Today’s installment concludes Persia’s 1907 Revolution,
the name of our combined selection from Samuel M. Jordan, Stanley White, and Emile J. Dillon. The concluding installment, by Emile J. Dillon from an article in The Review.
Emile J. Dillon (1854-1933) was an expert in Asian languages.
If you have journeyed through all of the installments of this series, just one more to go and you will have completed selections from the great works of four thousand words. Congratulations! For works benefiting from the latest research see the “More information” section at the bottom of these pages.
Previously in Persia’s 1907 Revolution.
Shoolookh, or “ructions,” which the good people of Teheran had so long been looking forward to and even hoping for, have come at last and cleared the air. Persia, after a comedy of errors and a tragedy of follies, has received the long-wished- for constitution from the hands of outsiders, the nation is now free to govern or misgovern itself, and its first act was to take a child of thirteen for ruler. But the Persian problem does not appear to have been solved as yet. One can hardly say that it is much nearer to a reasonable solution than it was three months ago. Peace and quiet have, we are told, come to stay, and that is a blessing to be thankful for. Truly. But it would not be amiss to postpone payment of the debt of gratitude until actual delivery. The close of the first, or call it second, act of the Iranian drama was full of incongruities, tragedy alternating with comedy in a droll, whimsical sequence. On Monday, the 12th of July, 1909, the Shah’s position was strong and hopeful. His troops had defeated the forces of the Sipahdar, the chief Constitutional leader, in the open field, and now surrounded them on three sides. The Sipahdar felt discouraged, and if the Shah’s troops had profited by their successes and pressed him close there is little doubt he would have had to abandon the struggle. In fact, he ought to have abandoned it already. But he relied on the folly of his foes. And in this he was right. For the Persian royal guard, or Cossack brigade, which was fresh and brisk after the truce, seems to have suddenly lost the use of its eyes and ears and hands. Accordingly the Sipahdar marched through the encircling lines of the enemy without difficulty or danger and approached Teheran, where they gave a signal, agreed upon beforehand, which was to have brought the population of the capital to their assistance. But the people of Teheran were also deaf and blind and paralyzed; only a few appeared outside the walls to lead the champions of Persia’s liberty into the city.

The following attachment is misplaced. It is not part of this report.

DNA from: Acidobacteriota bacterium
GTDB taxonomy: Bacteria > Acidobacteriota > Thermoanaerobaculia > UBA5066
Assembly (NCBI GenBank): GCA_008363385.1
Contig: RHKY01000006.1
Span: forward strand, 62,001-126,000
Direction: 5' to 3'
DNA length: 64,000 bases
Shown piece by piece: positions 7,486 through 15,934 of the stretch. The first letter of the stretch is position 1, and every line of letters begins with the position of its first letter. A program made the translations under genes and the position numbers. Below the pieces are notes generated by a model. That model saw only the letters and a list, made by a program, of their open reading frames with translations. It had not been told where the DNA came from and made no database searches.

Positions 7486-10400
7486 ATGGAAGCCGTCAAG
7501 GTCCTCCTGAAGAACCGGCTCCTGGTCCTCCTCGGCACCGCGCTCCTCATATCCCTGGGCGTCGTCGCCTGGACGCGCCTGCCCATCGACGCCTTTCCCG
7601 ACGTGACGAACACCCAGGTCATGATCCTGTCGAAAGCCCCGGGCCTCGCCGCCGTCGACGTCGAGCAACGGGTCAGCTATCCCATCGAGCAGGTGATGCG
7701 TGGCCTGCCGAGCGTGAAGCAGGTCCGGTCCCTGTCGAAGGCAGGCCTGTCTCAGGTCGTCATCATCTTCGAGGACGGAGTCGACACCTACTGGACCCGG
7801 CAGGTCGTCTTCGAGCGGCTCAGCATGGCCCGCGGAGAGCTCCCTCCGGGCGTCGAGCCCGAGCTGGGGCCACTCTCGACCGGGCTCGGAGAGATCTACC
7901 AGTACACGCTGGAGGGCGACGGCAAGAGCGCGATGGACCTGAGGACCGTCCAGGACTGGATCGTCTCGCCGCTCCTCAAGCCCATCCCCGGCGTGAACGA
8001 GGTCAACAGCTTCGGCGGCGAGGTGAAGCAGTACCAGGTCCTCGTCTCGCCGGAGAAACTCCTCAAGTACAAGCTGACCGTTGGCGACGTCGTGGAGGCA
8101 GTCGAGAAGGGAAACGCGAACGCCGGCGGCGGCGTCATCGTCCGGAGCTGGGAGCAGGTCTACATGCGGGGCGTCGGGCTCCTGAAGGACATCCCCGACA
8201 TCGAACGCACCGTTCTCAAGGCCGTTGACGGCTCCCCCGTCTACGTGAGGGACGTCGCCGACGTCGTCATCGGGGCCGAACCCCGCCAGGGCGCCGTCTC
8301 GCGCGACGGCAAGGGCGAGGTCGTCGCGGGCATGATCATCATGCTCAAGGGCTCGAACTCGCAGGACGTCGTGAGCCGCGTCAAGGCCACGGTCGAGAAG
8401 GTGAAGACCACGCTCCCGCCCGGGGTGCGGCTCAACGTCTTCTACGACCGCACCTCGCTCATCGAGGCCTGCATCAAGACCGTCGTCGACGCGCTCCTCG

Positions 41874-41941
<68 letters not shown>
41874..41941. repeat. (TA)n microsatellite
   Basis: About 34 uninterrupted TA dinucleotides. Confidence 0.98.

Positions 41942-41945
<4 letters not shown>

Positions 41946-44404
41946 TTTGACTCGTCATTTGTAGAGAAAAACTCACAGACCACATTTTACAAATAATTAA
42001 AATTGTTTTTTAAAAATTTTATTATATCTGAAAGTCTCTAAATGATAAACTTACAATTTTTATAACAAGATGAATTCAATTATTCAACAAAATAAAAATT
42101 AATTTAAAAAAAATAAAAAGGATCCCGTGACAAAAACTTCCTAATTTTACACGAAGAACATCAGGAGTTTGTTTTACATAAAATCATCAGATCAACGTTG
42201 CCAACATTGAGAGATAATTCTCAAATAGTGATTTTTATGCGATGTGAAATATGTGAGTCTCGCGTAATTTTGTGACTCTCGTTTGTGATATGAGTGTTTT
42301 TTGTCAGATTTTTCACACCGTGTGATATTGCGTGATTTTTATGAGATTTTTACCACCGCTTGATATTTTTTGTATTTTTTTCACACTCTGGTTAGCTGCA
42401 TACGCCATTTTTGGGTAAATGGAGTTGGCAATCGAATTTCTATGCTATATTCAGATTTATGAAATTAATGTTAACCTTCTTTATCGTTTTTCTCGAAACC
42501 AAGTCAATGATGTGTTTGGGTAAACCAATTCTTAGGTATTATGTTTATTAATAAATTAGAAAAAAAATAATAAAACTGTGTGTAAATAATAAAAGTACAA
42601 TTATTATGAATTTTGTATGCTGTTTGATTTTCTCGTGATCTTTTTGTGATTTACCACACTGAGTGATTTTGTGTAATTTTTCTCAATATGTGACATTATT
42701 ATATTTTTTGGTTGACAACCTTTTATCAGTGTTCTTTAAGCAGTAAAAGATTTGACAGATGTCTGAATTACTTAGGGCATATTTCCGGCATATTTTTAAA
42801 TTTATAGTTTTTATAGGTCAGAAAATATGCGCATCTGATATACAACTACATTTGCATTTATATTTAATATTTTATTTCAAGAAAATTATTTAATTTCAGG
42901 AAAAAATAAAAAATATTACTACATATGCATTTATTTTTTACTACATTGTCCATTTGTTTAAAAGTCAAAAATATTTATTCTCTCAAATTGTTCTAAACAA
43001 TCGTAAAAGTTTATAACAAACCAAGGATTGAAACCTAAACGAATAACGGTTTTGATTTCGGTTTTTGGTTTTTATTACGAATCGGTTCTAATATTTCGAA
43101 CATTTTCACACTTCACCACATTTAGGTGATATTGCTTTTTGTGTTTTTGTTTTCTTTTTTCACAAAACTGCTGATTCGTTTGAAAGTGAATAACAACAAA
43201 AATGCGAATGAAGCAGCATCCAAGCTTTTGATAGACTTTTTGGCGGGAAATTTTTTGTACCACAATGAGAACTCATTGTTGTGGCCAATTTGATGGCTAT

Colonel Liakhoff’s resistance is described as noisy but in effectual. Powder was burned in prodigious quantities, and heavy guns boomed continuously; but Allah was merciful to the combatants. Colonel Liakhoff lost only 27 and the Nationalists 30 men. Pillage was indulged in by all sides. In the Allauddowleh street, where several legations and hotels are situated, house after house was entered and gutted. The first in the field were the Shah’s soldiers. Very soon, however, gendarmes and police were dispatched to seize and punish these malefactors. But in presence of the rich booty the hearts of the constables melted, and they fraternized with the defenders of the Shah and set to plunder likewise. Cossacks were then ordered to put an end to these disorders and to shoot the refractory without ruth. But the Cossacks on their arrival in Allauddowleh Street divided, one section of them helping the Shah’s soldiers to rob and destroy, while the remainder allied themselves with the police and helped them to sack and pillage. They were resolved, however, to commit no act of violence under a foreign flag, lest diplomatic trouble should ensue. That lesson had been well impressed upon them. Accordingly they respectfully removed all flags that had been hoisted over private houses, and only then did they go on with their work unfearingly.